“Fourscore and seven years ago our fathers brought forth on this continent, a new nation, conceived in Liberty, and dedicated to the proposition that all men are created equal.”
— Abraham Lincoln, The Gettysburg Address, 19 November 1863
The recent blockbuster movie “Lincoln”, starring Daniel Day Lewis, is an inspiring account of how a conservative leadership can bring about fundamental legal and social change. It was Abraham Lincoln, a Republican, who spearheaded the end to black slavery and brought about the Thirteenth Amendment, banning the slave trade in America. It was a Conservative leadership and a Conservative moral stance that drove the change: a steadfast sense of right and wrong and the knowledge that discrimination based on race is morally unjustifiable.
Conservative morality, leadership and vision is what we need for constitutional reform in Australia now. The goal is recognition of Indigenous peoples and the removal of racial discrimination. And we may be getting there.
The passing of Aboriginal and Torres Strait Islander Peoples Recognition Bill 2012 in Parliament earlier this year helped foster the necessary spirit of bipartisanship on the issue of constitutional recognition of Indigenous peoples. Following Prime Minister Julia Gillard’s second reading speech, Tony Abbott’s addresscalled for optimism, bipartisanship and hopefulness:
“May this be an occasion when the Parliament lifts people’s spirits, makes them feel more proud of our country…we shouldn’t feel guilty about our past but we should be determined to rise above that which now makes us embarrassed. We have that chance. Let us grasp it.”
The advocacy of other conservatives has been growing. While retaining some reservations regarding the wording of some of the Expert Panel’s recommendations, many have begun expressing sound thinking on how to tackle the issues at hand.
The Shadow Minister for Indigenous Affairs, Nigel Scullion, has joined the conservative movement for constitutional recognition of Indigenous Australians. In his second reading speech he argued that symbolism does have a role to play in closing the gap and that an important message needs to be sent through constitutional reform: that this nation does not accept racism.
Former CYI Deputy Director, Alan Tudge, Federal Liberal Member for Aston in Victoria, also presented a compelling case. “I think it is right to formally recognise our history in our Constitution and the ancient history of this land is an Indigenous history…The Constitution currently includes the concept of race as a ground for differential treatment and this must be changed,” he stated.
Northern Territory Country Liberal Party Minister, Adam Giles, offered a strong Conservative analysis of reasons for constitutional reform. There are “proud traditions in liberal and conservative history of opposing racism, slavery and discrimination,” Giles argued. “We need a referendum that allows Australians to take away from governments the power to discriminate based on race and ensures our founding document reflects our full history as a nation.”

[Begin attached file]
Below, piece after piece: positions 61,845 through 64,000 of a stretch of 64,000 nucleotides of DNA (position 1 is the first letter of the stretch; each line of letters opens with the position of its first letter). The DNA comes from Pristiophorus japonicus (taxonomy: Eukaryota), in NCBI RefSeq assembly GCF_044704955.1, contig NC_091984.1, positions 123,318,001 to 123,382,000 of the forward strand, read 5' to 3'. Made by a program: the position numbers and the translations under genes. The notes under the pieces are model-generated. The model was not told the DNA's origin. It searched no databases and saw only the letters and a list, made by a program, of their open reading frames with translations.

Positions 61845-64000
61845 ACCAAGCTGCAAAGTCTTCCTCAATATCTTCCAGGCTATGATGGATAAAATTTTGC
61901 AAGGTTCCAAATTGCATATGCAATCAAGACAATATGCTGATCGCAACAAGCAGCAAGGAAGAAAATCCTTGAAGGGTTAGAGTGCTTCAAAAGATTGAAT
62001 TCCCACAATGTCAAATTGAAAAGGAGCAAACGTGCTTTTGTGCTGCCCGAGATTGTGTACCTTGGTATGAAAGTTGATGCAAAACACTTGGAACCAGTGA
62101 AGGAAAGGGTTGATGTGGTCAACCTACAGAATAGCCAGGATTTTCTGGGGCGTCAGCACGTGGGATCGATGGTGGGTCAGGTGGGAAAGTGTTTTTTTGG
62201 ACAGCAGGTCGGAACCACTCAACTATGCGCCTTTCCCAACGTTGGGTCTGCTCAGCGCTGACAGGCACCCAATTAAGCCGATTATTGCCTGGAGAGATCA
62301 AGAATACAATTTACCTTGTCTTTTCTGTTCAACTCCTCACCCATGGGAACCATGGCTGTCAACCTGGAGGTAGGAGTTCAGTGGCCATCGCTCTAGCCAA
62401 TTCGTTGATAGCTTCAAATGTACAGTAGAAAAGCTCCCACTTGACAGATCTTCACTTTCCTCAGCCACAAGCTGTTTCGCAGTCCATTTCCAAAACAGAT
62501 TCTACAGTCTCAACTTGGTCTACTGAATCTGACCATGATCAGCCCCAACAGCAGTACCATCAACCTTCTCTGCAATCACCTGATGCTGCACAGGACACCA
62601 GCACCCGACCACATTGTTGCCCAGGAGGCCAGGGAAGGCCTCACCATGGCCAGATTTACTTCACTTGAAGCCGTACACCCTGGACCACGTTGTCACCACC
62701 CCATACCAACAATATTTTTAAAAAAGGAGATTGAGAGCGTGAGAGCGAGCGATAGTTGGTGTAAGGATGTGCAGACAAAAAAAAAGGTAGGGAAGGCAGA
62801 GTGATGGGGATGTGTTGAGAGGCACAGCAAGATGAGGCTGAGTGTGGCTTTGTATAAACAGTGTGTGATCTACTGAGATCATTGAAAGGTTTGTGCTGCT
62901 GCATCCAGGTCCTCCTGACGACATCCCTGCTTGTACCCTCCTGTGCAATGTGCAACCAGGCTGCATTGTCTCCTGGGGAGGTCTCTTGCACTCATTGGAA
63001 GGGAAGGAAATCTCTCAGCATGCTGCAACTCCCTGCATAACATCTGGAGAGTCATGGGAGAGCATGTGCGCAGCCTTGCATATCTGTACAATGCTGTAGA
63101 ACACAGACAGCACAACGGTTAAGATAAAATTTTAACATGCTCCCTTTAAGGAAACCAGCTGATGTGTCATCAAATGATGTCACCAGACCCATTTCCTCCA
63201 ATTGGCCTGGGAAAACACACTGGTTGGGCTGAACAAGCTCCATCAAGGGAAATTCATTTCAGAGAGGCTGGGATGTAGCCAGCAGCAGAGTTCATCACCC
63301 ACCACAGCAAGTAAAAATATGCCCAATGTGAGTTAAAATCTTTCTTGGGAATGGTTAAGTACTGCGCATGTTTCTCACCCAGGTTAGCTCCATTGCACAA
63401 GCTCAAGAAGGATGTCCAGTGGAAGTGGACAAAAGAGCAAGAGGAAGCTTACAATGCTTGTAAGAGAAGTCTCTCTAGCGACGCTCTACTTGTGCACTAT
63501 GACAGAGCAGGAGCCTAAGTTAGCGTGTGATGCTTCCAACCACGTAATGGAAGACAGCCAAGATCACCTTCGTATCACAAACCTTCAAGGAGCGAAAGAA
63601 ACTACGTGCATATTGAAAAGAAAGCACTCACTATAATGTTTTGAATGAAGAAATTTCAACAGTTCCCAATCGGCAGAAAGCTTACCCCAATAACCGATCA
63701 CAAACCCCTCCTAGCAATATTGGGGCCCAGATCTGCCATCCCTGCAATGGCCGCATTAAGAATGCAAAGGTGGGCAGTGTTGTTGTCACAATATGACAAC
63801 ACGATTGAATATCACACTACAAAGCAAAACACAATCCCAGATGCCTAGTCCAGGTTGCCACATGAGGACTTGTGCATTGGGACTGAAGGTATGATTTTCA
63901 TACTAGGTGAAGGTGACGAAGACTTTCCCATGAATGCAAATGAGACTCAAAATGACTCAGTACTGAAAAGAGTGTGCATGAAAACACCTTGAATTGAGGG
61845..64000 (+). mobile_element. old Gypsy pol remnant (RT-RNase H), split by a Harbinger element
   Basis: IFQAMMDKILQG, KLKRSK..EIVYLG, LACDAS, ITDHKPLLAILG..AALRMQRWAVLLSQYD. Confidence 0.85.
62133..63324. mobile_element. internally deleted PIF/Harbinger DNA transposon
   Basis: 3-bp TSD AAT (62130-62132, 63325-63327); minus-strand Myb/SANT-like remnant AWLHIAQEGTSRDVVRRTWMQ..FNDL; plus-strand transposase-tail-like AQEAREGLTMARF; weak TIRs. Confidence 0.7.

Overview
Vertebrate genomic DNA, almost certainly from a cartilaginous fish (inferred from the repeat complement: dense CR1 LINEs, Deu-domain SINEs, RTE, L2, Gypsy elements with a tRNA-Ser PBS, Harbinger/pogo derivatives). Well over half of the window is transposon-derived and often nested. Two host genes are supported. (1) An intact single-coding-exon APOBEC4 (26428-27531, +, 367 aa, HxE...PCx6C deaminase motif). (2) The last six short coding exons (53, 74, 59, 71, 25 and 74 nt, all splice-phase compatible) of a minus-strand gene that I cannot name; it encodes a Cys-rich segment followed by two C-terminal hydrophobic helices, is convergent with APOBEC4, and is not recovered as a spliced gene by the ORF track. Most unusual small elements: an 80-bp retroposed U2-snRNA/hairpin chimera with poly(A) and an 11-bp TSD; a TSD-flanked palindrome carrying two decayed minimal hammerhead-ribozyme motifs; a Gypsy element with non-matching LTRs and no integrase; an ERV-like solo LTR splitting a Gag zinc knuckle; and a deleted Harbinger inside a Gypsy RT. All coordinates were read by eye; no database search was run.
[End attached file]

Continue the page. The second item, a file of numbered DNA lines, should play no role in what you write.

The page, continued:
The campaign for Indigenous recognition and removing racial discrimination from our Constitution and legal system is one that needs to be led by Conservatives. A conservative analysis of our racial discrimination problem is required to muster the required bipartisan support. A referendum without it would not succeed.
There is time to deliberate over the correct legal wording in the lead up to any referendum. But it is the principles we must agree on now.
We should officially recognise the prior and continuing occupation of this land by Indigenous peoples, and recognise our Indigenous heritage is Australia’s national heritage. This is our historical truth that should be stated in our founding document.
And, we should remove the allowances of racial discrimination from our Constitution, and in all law and policy. The approach based on the differentiation of Australian citizens on racial grounds has not worked to address the real problems facing Indigenous people in Australia. In the past there was too much adverse discrimination against Indigenous peoples on the basis of race. Now, as our work in welfare reform has shown us, there is an overuse of well-intentioned positive discrimination – often with adverse results. Treating people differently on the basis of race has led to low expectations in Indigenous affairs.
It is time to change the way we do things. We should treat people equally before the law, as individuals. Reward should be on the basis of merit, and government assistance should be on the basis of need. There should be no legal or policy without distinctions on the illegitimate basis of race.
We need conservative leadership and bipartisan agreement on the right principles: recognition and equality. Then we need to change our Constitution so that it reflects these right principles. We must move beyond race if we are to become a better, fairer nation.
Australia’s conservative leaders need to channel the ghost of Abraham Lincoln.